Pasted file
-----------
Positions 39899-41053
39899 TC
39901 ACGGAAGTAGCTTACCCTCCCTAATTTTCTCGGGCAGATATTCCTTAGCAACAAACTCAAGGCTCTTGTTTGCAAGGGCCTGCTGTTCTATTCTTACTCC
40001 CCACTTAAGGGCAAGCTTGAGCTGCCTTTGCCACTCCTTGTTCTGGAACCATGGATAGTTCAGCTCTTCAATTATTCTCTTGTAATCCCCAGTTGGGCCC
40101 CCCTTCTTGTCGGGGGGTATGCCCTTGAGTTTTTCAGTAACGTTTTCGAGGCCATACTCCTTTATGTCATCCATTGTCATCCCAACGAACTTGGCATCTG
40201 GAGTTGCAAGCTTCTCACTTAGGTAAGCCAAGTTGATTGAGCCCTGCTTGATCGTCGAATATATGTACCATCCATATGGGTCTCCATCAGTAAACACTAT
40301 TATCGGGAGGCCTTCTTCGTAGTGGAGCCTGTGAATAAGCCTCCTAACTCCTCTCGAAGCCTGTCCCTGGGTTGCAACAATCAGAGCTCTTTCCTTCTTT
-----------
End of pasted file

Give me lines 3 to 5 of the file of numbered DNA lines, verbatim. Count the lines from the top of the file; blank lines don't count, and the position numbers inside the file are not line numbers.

39901 ACGGAAGTAGCTTACCCTCCCTAATTTTCTCGGGCAGATATTCCTTAGCAACAAACTCAAGGCTCTTGTTTGCAAGGGCCTGCTGTTCTATTCTTACTCC
40001 CCACTTAAGGGCAAGCTTGAGCTGCCTTTGCCACTCCTTGTTCTGGAACCATGGATAGTTCAGCTCTTCAATTATTCTCTTGTAATCCCCAGTTGGGCCC
40101 CCCTTCTTGTCGGGGGGTATGCCCTTGAGTTTTTCAGTAACGTTTTCGAGGCCATACTCCTTTATGTCATCCATTGTCATCCCAACGAACTTGGCATCTG